In months of prospective imports of goods and services.

In percent of short-term debt on a remaining maturity basis.

53. However, the optimal savings profile for, and size of, an FFG will differ across countries. They depend, inter alia, on each country’s set of intergenerational preferences, its phase in the oil production cycle, the projected size of oil reserves, its absorptive capacity and initial level of external indebtedness (Davis et al., 2001, Gereirat, 2005, Katz, et al., 2004). These variables are different for each CEMAC oil producer, and a simple, homogeneous savings rule is unlikely to yield an optimal result. In particular, there are important benefits to saving more early in the production cycle, when revenues are high. Whereas a discussion on the optimal size of FFGs for CEMAC countries is beyond the scope of this paper, allowing more flexibility in the savings profile will be beneficial. Looking at the baseline profile of reserve accumulation and projected oil revenue, larger savings could be accommodated—provided reserves remain at an adequate level (Table 7).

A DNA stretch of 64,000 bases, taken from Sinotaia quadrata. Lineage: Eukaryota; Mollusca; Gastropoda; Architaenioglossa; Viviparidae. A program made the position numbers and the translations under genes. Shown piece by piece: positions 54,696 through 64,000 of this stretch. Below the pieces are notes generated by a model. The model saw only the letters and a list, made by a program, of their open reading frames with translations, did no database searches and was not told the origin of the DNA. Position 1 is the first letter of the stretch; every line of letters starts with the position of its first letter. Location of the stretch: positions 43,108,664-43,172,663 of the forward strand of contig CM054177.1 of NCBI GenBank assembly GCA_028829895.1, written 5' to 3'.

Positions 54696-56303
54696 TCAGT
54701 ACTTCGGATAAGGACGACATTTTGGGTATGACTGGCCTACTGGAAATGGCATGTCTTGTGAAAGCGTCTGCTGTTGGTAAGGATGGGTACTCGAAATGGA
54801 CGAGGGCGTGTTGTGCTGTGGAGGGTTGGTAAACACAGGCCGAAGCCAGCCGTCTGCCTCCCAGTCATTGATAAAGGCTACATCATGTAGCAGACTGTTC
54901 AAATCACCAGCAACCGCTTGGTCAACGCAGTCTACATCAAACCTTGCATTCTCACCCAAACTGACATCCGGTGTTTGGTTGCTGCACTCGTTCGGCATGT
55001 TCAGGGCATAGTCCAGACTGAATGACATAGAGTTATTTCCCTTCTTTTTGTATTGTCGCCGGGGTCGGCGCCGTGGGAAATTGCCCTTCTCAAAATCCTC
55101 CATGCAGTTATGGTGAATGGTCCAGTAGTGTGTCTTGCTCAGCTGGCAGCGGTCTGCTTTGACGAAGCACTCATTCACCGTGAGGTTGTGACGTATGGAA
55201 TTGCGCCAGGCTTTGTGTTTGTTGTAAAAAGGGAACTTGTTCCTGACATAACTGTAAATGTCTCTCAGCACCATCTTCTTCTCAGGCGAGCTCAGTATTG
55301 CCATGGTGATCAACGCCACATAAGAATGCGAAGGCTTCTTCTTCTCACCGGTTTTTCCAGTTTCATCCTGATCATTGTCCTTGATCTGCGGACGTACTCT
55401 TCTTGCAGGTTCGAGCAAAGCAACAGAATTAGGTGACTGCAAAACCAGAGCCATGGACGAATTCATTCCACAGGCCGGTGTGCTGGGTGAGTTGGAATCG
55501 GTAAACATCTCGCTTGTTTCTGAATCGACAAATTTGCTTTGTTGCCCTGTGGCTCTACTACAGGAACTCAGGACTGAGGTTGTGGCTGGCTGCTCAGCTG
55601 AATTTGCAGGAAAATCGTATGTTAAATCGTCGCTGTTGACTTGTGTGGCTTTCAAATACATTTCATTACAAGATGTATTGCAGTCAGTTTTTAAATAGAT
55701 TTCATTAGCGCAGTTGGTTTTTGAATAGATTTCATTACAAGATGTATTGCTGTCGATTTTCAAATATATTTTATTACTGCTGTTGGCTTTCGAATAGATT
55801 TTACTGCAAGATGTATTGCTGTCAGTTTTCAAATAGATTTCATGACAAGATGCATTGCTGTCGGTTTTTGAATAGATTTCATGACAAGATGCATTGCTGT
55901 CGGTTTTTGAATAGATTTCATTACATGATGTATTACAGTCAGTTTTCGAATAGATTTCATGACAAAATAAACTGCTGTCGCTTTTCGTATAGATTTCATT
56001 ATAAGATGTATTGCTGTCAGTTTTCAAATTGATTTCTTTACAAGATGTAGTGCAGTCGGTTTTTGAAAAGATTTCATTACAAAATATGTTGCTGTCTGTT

F. Conclusion

54. Whereas reserves are currently at their highest level in a decade and statutory indicators are exceeded by a large margin, standard indicators of reserve adequacy such as the ratios of reserve to imports and to short-term debt remain on the low side. Taking into account the impact of oil price fluctuations on the current account, it is suggested that reserves for the region should cover at least 5 months of imports and about 250 percent of short-term debt on a remaining maturity basis in order to withstand a one-standard deviation fall in oil prices in any given year.36 Going forward, an important challenge for the BEAC will be to manage the large projected oil inflows. Both the introduction of central banks or treasury bills to better sterilize the excess liquidity and the establishment of funds for future generations would be helpful. However, the amount of FX resources going outside the reserve pool into special funds would have to take into account the need to maintain adequate reserves.